11 Tips for Targeting Your Application to a Job Posting
Focus your application to land an interview.
You're scrolling through the job listings on Care.com and you spot your perfect job. It's the one you've been waiting for, and you know you're the best person for the position. Unfortunately, several dozen other job seekers may be thinking the same thing. What can you do to make your application stand out?
Follow these 11 steps to hook prospective employers.
Know That Your Application Is Not About You
"First and foremost," advises Lisa McDonald, career coach, certified professional resume writer and owner of Career Polish, "keep in mind your [application] is not about you -- it is about them [the employer]. What is important to the employer? What are their needs? What is their environment, and what are their expectations?"
You should first answer these questions, and tailor your application so that you are the solution to the potential employer's needs. The message you compose to accompany your application is your opportunity to shine.
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Analyze the Job Posting
"When reviewing applicants, those hiring will be looking for someone who fits their specific needs," says Sara Sutton Fell, CEO of FlexJobs. A careful study of the job posting will help you formulate your application letter.
Break the posting down into a list of requirements. What tasks will you be expected to perform? What personality traits is this employer seeking? The posting may state specific characteristics, such as creative or mature, but look for the unstated as well. Does the position appear to require someone skilled at multi-tasking?
Armed with a list of requirements, you can tailor your message to demonstrate how well you meet this employer's needs.
Put Yourself in the Employer's Shoes
Anticipate what this employer may consider important. Sutton Fell points out that if a job requires chauffeuring children to activities, an excellent driving record will be a high priority. Mention you possess this.
Evaluate Your Previous Experiences
Think about your past positions and determine the value you brought to previous employers.
"Focus on the most important aspects, rather than giving a detailed, bullet-point list of every single duty you performed in the past," McDonald says.
Create a Yes-No List
Armed with a list of the job's requirements and your skills, determine how well they match.
McDonald suggests you write "yes" or "no" next to each requirement, based on how well your qualifications meet each need. "If the description is more heavily weighed on the 'no' side, do not apply. You will not be happy, and it will be a great waste of time for you and the employer."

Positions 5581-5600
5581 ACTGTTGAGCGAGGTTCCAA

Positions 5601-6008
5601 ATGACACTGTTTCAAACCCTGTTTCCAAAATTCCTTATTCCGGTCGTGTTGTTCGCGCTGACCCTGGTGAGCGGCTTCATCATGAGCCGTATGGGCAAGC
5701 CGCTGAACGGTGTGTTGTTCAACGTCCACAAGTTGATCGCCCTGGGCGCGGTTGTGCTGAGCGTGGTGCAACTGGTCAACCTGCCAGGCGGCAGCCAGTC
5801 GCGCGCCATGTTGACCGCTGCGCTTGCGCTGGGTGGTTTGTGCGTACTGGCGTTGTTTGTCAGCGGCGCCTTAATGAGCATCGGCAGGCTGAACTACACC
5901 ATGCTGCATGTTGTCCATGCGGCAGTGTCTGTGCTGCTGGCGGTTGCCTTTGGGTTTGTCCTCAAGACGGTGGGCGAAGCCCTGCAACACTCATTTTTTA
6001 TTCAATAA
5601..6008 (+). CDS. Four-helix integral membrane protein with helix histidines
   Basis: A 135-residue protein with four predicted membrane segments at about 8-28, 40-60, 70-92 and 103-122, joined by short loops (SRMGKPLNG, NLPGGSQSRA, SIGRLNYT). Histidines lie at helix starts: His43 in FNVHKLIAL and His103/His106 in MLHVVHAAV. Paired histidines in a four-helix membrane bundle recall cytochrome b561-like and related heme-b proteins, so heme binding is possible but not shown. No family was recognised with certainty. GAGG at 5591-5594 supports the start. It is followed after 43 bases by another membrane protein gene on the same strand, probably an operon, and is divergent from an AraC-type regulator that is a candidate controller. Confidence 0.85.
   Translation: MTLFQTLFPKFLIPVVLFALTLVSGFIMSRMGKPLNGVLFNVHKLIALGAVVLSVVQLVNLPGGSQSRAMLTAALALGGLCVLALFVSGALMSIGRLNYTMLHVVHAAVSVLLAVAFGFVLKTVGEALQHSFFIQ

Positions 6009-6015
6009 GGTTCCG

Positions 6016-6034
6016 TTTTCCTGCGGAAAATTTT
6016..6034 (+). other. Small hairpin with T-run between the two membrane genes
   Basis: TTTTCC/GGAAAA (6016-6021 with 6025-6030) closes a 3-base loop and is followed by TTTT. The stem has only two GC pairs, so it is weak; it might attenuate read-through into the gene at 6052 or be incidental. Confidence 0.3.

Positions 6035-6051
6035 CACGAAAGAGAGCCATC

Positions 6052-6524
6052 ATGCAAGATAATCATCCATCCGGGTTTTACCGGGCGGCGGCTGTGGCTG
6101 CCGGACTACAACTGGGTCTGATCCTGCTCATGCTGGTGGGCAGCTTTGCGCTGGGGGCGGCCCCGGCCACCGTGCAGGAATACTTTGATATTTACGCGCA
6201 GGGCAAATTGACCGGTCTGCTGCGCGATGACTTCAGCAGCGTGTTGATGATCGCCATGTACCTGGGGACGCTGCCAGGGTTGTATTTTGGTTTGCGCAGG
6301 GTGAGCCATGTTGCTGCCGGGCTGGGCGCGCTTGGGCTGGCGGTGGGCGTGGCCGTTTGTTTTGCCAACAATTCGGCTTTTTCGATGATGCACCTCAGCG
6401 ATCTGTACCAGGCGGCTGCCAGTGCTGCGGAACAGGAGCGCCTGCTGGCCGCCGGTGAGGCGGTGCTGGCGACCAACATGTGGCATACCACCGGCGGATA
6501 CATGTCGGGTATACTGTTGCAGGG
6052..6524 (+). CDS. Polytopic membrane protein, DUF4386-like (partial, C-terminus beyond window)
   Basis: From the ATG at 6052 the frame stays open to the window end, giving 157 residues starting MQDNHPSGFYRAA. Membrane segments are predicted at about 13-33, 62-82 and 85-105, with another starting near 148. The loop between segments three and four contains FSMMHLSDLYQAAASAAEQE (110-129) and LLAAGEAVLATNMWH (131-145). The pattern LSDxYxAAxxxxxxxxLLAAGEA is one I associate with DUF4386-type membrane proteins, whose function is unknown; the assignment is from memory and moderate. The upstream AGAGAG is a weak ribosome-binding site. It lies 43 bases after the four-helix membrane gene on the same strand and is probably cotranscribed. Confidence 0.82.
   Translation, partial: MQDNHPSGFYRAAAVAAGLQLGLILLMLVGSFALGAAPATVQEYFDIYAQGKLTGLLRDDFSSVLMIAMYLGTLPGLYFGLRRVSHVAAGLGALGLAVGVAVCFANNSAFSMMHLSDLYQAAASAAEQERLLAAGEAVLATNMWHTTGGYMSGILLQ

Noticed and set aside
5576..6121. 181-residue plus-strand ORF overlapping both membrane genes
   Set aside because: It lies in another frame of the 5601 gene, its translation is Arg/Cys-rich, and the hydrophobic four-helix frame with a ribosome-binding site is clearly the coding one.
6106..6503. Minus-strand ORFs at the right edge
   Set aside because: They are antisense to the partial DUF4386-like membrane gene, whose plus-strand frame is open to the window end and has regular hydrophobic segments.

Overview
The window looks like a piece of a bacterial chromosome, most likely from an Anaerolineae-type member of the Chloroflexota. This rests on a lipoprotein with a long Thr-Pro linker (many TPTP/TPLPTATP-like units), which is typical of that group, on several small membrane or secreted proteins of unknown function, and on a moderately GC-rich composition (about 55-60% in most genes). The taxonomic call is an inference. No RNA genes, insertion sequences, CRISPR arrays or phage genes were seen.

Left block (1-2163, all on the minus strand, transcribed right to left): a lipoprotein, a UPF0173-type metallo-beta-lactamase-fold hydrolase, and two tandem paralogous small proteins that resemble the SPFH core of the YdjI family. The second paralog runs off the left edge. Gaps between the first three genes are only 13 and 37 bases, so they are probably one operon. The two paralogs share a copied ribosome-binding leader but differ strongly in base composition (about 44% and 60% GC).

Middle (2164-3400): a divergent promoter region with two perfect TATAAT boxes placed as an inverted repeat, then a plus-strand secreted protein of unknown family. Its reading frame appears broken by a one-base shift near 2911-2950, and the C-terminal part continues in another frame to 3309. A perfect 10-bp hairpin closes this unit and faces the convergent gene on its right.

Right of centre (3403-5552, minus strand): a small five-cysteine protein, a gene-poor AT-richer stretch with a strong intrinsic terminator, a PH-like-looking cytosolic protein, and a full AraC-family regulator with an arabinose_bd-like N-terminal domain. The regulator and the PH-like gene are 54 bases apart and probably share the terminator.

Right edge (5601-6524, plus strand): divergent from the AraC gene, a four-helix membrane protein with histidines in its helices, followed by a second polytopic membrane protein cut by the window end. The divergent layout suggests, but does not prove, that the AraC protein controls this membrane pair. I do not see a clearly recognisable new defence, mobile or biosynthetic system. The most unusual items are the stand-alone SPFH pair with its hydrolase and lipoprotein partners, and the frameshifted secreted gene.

Match the Employer's Tone
Take note of the tone of the job listing. Is it very formal or casual? You will want to communicate using the employer's language.
"Mimic the tone and words they use in order to form a comfort level," McDonald says. "We naturally gravitate to people who are like us so you want to make sure that you convey that you are a natural fit for the position and for them."
If a job description includes preparing meals, rather than merely saying you are an experienced cook, give details. For example: "In my previous position, I was responsible for preparing healthy, hot lunches daily for a family of five."
Point to Your Flexibility
Your availability will be the first thing most employers will consider. If your schedule is flexible, mention this. Unexpected events arise, and the position may require you take on tasks beyond the original job description. If you are willing to take on new challenges, say so.
Explain Why You Want the Job
A prospective employer will get a better feel for who you are if you include a brief statement about your own goals. Keep this short and honest. If you're applying for a housekeeping position, waxing poetic about your love of vanquishing germs is over the top.
Conclude With a Call to Action
Wrap up by expressing your desire for further contact. Let the employer know you welcome the opportunity to present your qualifications during a personal interview.
Double-check your letter for grammar and spelling. A careless error will make you look sloppy. Read it aloud to hear the flow of words. Your ears often pick up what your eyes miss when reading.
"You want to engage [employers] in the [application] to get them excited to read your resume," says McDonald. "Yes, you want to tell them you are the best candidate because if you do not promote yourself, who will?"
Gillian Burdett is a freelance writer living in New York's Adirondack Mountains. Her work can be found here.